Buffalo also benefits from the run-stopping presence of ex-Patriot Brandon Spikes, a linebacker signed as a free agent in the offseason. Spikes earned the nickname ‘Pow!’ after back-to-back 100-tackle seasons in New England.

“Spikes is a great downhill player,” Wendell said. “He sees the run real well. He understands blocking and knows how to get downhill, how to hit offensive lineman, how to hit backs. You always have to be aware of when he’s in the game, because he’s going to be aware of you.”

As if trying to block the Bills isn’t difficult enough, the Pats may have to do it without rookie center Bryan Stork. He started the last two games, including the rout of the Bengals, which was by far the best performance of the young season by New England’s offensive line.

Stork was limited in practice on Thursday before sitting out Friday altogether with what the team reports is a head injury. If he’s a no-go Sunday in Buffalo, either Wendell or Dan Connolly will play center.

Either way, according to Wendell, either one will be ready.

“We practice at different spots to be ready,” he said. “Football is a game where guys go down and get hurt all the time, so guys have to be ready to play other spots. I think we’ve done a pretty good job of preparing.”

Patriots special teamer Nate Ebner. (Photo by Jeff Zelevansky/Getty Images)

Patriots special teamer Nate Ebner. (Photo by Jeff Zelevansky/Getty Images)

PERSONAL PROTECTION

Though his is the first name listed, Nate Ebner’s inclusion on Friday’s practice report for the New England Patriots can be easily overlooked.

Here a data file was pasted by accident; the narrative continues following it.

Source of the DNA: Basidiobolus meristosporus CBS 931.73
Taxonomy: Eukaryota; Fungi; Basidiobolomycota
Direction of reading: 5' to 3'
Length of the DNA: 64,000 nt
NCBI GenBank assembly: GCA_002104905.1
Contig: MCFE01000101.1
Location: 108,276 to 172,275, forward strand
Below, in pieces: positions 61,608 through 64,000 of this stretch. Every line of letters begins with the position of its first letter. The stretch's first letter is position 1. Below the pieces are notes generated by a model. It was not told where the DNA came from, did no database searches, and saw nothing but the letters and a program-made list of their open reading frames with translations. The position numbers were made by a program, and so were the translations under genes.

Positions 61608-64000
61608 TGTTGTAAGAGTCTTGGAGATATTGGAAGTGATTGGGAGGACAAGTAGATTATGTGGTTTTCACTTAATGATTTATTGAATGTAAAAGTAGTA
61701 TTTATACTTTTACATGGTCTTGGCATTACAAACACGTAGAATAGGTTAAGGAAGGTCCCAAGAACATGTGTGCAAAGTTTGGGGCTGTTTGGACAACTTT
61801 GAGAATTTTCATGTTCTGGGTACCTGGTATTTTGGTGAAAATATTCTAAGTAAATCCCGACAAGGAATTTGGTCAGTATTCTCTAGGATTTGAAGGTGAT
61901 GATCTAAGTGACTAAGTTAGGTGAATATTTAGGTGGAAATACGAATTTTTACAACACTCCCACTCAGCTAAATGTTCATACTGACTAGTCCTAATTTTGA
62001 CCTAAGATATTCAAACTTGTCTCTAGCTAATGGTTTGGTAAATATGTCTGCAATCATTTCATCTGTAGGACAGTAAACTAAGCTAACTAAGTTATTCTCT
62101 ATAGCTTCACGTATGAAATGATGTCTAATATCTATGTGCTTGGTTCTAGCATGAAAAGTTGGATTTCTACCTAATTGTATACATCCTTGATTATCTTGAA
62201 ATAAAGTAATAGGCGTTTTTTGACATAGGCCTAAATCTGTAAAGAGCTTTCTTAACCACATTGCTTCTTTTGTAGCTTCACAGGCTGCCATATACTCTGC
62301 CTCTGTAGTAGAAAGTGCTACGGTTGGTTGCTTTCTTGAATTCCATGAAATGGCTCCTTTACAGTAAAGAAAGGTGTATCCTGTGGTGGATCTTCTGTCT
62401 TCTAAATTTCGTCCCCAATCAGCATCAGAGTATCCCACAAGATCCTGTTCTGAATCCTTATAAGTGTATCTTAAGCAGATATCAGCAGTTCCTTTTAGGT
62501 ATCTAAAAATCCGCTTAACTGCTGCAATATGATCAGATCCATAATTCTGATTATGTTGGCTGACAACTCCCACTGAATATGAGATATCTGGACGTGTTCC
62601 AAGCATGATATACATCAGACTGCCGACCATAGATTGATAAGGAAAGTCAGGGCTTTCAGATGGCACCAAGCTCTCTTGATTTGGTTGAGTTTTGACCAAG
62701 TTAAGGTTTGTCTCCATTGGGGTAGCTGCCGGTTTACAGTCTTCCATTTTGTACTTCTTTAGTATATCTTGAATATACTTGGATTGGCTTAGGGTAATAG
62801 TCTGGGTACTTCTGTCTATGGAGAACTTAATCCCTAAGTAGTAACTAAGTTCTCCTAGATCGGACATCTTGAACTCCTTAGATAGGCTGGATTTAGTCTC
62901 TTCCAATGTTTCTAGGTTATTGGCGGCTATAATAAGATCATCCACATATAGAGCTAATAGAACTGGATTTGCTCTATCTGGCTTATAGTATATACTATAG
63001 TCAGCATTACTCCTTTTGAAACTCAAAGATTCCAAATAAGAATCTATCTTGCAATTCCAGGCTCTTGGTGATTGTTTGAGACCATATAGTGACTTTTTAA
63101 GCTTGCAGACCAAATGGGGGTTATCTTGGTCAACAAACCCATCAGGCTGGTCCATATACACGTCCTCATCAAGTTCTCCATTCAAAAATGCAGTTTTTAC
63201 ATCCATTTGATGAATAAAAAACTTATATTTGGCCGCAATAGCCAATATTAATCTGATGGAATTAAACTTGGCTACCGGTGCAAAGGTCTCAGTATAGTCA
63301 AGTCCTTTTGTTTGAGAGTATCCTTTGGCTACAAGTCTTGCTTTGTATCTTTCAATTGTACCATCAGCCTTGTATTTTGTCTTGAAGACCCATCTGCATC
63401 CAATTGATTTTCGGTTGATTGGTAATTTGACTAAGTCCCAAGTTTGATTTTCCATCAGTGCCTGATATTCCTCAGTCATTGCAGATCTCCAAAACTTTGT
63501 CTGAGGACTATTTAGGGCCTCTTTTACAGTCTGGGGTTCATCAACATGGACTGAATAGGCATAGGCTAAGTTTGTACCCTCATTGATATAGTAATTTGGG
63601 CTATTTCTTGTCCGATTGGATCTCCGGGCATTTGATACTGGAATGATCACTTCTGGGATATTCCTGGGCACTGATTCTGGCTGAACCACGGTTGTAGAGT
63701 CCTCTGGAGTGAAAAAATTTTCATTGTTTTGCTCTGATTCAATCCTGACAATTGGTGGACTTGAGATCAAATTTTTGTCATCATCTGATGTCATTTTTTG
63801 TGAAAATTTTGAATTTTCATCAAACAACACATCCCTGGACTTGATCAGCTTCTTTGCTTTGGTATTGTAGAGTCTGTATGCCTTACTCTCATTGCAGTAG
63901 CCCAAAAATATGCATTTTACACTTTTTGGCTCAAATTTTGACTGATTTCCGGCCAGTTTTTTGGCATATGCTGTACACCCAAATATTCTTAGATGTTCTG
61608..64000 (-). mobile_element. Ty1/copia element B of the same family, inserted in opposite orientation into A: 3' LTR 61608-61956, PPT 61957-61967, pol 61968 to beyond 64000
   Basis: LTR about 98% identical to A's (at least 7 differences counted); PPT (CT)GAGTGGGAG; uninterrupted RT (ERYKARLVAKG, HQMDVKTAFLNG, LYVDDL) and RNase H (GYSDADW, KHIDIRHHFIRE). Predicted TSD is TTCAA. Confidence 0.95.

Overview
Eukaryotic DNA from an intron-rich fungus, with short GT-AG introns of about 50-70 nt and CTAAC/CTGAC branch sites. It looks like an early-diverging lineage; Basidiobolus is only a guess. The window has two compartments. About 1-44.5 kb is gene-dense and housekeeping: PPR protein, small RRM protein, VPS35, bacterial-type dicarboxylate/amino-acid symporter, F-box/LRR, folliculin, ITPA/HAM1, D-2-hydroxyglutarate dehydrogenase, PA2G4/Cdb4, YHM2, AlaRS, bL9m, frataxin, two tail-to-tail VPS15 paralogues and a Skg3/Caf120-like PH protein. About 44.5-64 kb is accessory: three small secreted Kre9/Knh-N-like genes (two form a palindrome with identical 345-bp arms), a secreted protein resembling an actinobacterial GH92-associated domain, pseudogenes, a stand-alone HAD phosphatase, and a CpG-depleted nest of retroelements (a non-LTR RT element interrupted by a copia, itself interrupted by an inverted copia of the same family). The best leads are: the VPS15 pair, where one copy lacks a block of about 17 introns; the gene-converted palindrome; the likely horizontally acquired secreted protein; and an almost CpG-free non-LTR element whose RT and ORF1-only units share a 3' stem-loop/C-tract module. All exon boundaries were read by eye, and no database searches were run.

Not because his presence on the form, announcing his absence from Sunday’s game at Buffalo, isn’t noteworthy. It’s just that upon first — and even second or third — glance, the words spelled out in boldface type several lines below are likely to capture and continue to hold your attention.

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“Brady, Tom…Ankle…Limited Participation…Questionable.”

When the all-timer at quarterback for the Patriots is listed as “questionable,” it’s worthy of a banner headline, above the fold of your morning daily. Or if you get your a.m. news from a tablet or smart phone, let’s just say it won’t take long to find a link to read all about it.

Coming as it does, on the eve of a first-place showdown in the AFC East and in the context of the recent public conversation about Brady’s future, that’s a big deal around here.

At the same time, as insignificant as it might seem when compared to word of Brady’s health, Ebner’s status is still very important. Like offensive lineman Cameron Fleming, he’ll miss his second straight game due to a finger injury.

As one of the so-called core special teamers, Ebner appears on four units in the kicking game, including the vital role of ‘personal protector’ for punter Ryan Allen.